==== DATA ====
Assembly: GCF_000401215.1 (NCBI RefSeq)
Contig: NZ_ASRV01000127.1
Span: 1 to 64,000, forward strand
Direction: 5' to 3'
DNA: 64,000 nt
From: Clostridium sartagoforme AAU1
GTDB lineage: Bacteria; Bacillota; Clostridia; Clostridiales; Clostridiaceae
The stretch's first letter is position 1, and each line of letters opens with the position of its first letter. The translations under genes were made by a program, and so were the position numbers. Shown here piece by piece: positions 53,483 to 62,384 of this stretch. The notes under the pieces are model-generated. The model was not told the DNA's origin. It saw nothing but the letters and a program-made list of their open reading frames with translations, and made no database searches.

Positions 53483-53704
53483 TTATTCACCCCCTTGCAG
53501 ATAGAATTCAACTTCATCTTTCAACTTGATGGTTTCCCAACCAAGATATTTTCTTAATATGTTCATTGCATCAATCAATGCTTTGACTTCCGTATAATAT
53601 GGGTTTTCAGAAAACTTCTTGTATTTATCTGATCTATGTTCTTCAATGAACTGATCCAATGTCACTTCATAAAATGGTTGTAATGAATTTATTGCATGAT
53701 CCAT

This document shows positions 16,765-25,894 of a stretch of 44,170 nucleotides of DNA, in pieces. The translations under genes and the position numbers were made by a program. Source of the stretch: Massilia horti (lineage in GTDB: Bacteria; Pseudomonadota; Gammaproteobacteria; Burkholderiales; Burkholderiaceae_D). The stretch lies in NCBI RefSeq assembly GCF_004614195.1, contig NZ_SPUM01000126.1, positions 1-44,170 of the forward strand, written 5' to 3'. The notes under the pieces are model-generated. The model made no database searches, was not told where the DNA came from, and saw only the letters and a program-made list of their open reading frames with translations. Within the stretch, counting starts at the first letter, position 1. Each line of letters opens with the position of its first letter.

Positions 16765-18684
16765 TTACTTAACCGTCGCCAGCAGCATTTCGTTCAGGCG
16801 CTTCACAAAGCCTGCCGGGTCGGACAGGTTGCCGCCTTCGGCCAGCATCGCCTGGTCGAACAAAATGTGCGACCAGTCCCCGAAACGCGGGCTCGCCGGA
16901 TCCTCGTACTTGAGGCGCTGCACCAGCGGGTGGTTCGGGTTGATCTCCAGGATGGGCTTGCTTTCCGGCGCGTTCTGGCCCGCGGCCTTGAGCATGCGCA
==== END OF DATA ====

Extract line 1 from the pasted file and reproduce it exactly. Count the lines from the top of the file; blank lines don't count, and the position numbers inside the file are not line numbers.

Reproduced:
Assembly: GCF_000401215.1 (NCBI RefSeq)